In a recent article, the Chicago Daily Law Bulletin cites data from a handbook published by Adrienne M. Levatino, condo and common-interest community ombudsperson for the Illinois Department of Financial & Professional Regulation (IDFPR) estimating that as of 2015, about 30% of the state’s population—around 3.7 million people—reside in a condo development.
Levatino describes condo associations as “a sort of highly-local mini-government” with their own declaration, bylaws, and internal rules set under the framework of the Illinois Condominium Property Act, and outlines special considerations that condo communities should address in the age of COVID-19. The Daily Law Bulletin provides several after speaking with attorneys and regulators in the industry.
1. With gatherings restricted to 10 people or fewer, condominium boards can make use of “acceptable technological means” of participating and acting in meetings that are provided by law in the Condominium Property Act.
In Illinois, these meetings must be “open to any unit owner,” with a specific list of exceptions based on the subject matter to be discussed, notes the Bulletin.
Conference calls or video conferencing tools are a socially distant way for boards to comply, indicates Patrick T. Costello, a shareholder at Keay & Costello P.C. in Wheaton, who co-chaired the Community Association Institute (CAI)’s Illinois legislation committee in 2014 when the organization helped draft the electronic voting bill allowing condo boards to function remotely. According to Costello, “I think the concept under both the Condominium Property Act and under the Palm II case is that unit owners must be able to attend and watch the board conduct its business."
A statement from IDFPR confirmed that virtual condo board meetings are acceptable as long as the board gives proper notice of a meeting—typically 48 hours in advance by mail or posting that includes “specific, detailed instructions on how unit owners can attend ... in a virtual manner,” notes the Bulletin.
2. The Condo Act provides for boards to take emergency action in situations defined as “an immediate danger to the structural integrity of the common elements or to the life, health, safety, or property of the unit owners.”
A dangerous, contagious pathogen certainly creates a health risk, notes the Bulletin.
As long as the board ratifies the action at a subsequent open meeting and notifies owners about its actions within a week of the emergency, “[f]or the most part, most practitioners would say you could follow that using the general emergency doctrine,” says condo attorney Michael C. Kim of Michael C. Kim & Associates.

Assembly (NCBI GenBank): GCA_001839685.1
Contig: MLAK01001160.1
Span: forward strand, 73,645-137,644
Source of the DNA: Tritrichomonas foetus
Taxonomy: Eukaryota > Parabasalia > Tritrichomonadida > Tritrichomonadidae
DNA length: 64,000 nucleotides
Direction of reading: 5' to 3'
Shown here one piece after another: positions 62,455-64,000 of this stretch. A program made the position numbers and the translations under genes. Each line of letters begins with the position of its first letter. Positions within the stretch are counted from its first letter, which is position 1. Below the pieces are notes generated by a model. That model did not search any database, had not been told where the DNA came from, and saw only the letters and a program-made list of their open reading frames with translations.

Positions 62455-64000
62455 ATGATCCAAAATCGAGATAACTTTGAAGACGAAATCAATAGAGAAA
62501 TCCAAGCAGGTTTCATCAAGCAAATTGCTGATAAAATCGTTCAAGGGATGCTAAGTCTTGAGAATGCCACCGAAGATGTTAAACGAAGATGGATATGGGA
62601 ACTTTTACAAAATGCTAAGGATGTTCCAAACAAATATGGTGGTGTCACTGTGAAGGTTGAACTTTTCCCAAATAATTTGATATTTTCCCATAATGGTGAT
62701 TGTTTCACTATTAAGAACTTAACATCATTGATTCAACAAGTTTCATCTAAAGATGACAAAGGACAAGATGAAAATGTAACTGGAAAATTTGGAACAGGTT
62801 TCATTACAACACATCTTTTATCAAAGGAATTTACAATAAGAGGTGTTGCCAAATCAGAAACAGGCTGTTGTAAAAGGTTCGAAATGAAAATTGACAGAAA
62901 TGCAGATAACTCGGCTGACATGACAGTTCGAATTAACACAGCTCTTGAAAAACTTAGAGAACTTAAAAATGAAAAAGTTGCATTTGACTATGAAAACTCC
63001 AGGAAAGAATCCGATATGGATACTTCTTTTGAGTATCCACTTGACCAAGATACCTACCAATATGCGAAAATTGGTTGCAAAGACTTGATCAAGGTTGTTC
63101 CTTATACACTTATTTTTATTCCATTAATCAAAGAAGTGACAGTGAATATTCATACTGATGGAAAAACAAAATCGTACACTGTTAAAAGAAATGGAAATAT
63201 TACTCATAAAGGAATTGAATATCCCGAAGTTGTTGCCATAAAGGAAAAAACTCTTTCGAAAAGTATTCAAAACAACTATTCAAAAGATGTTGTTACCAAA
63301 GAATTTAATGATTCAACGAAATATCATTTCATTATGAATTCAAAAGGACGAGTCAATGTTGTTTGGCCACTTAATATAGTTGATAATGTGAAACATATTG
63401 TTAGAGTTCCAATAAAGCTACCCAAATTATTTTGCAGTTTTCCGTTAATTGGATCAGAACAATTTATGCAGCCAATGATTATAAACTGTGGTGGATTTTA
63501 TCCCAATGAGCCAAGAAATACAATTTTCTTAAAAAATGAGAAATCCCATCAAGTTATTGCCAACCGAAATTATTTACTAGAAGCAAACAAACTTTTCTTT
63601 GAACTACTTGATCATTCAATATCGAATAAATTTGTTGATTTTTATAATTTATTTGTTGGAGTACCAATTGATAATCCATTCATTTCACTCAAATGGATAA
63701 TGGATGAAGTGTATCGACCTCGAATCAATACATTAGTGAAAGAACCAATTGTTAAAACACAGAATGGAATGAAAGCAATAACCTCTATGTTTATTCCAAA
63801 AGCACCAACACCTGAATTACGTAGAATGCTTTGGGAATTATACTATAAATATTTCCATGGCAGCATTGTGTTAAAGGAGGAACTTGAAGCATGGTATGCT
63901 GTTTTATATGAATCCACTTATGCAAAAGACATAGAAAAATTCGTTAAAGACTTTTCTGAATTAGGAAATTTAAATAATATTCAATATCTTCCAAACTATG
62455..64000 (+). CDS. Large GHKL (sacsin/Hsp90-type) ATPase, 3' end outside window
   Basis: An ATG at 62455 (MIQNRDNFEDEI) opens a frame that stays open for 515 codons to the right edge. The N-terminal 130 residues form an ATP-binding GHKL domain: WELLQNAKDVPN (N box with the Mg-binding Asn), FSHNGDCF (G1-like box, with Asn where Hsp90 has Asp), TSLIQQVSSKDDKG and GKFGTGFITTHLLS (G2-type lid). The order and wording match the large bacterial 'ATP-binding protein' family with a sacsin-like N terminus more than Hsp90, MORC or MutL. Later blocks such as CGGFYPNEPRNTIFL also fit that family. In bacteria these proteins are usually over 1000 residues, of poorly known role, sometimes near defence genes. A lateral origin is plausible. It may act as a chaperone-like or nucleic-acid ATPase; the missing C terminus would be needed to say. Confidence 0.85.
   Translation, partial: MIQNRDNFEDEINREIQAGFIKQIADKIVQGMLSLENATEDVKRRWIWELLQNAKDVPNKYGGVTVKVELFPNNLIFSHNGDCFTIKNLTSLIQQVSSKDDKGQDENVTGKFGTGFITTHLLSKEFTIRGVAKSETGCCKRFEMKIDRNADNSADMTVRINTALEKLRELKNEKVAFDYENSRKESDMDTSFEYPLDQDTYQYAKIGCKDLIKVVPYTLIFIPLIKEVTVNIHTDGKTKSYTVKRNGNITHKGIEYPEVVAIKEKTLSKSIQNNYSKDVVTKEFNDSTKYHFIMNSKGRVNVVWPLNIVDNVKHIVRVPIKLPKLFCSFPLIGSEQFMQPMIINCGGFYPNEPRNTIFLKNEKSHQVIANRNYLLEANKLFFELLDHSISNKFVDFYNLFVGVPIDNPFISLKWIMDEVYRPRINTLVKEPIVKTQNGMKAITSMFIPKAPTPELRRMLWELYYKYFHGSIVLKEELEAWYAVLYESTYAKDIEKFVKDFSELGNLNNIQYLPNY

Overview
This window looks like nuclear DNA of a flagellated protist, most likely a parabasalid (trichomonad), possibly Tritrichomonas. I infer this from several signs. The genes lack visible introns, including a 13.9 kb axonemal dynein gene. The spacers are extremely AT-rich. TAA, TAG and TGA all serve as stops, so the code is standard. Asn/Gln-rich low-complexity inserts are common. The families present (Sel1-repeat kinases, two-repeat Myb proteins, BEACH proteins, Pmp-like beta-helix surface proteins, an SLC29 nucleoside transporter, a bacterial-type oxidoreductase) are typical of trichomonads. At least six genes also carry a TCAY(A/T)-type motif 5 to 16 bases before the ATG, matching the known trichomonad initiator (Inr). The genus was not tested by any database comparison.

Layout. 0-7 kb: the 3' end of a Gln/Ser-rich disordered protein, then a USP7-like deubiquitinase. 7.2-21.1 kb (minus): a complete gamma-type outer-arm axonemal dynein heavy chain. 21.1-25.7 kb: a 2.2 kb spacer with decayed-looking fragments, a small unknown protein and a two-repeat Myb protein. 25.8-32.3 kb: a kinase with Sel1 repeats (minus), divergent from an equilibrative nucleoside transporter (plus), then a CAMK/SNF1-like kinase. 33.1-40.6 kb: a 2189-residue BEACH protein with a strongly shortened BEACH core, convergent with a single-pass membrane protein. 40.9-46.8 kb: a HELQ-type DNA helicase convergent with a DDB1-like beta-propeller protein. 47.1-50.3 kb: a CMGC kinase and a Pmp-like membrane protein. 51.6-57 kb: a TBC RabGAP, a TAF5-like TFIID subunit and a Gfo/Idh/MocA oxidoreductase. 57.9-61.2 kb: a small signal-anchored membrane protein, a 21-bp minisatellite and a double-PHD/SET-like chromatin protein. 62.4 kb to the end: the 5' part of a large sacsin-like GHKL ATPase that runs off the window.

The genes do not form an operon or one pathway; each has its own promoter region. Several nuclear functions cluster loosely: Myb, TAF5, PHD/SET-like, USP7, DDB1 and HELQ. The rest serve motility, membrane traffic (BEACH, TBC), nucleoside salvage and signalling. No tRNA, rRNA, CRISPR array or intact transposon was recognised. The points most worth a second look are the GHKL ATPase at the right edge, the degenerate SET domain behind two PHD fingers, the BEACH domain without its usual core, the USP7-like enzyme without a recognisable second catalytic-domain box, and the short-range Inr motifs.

3. Special precautions to limit viral exposure and protect vulnerable residents should be taken in condo communities.
According to the IDFPR statement, “Considering the fact that numerous associations, especially in Chicago and other large cities, have populations larger than those in some Illinois municipalities, associations may want to emphasize the particular importance of sheltering in place and practicing responsible social distancing. Associations are also developing or updating lists of older residents and those otherwise at greater risk of susceptibility to COVID-19 in order to inform first responders should that be necessary.”
The IDFPR has observed that most associations have ramped up cleaning measures, are encouraging or requiring residents to cover their faces when in common areas, have closed shared amenities like pools, gyms, and party rooms, and are limiting the number of riders in elevators at one time.
Kim tells the Bulletin that boards face the same standards as always: a fiduciary duty to operate the association in a prudent manner, and a duty of care not to engage in foreseeably harmful conduct. They cannot, however, be expected to guarantee people’s personal safety, he says.
4. Assessments and amenity fees cannot be reduced or eliminated in response to hardship.
“The Condominium Property Act specifically prohibits boards from forbearing the collection of assessments,” says the IDFPR, “but it’s probably wise for them to consult with their attorneys to determine whether reasonable payment plans that are uniformly applied and will not cause harm to the financial stability of the association can be developed.”
Boards do have the option to suspend or waive late fees, Costello indicates to the Bulletin, but anything that limits cash flow creates its own management headaches and can disrupt or impede an association’s ability to meet its expenses. A condo association is a not-for-profit organization, not a landlord or commercial property owner, notes Costello. “It becomes really difficult for an association to allow people to not pay assessments for months on months,” he says.
While courts currently aren’t hearing eviction cases, the Bulletin notes that collection actions can still be filed to start the process. Refunds for fees for amenities or clubhouse facilities that have been closed or restricted due to COVID-19 are also unlikely. Costello points out that “The expenses still generally exist for that period of time,” even if nobody’s allowed in.
Kim says associations can consider drawing on lines of credit or delaying spending to reduce cash demand in the months ahead, but “[t]hey’re not getting any bailouts from governments,” he tells the Bulletin. The full article can be found here: https://www.chicagolawbulletin.com/condo-board-responsibilities-under-pandemic-20200430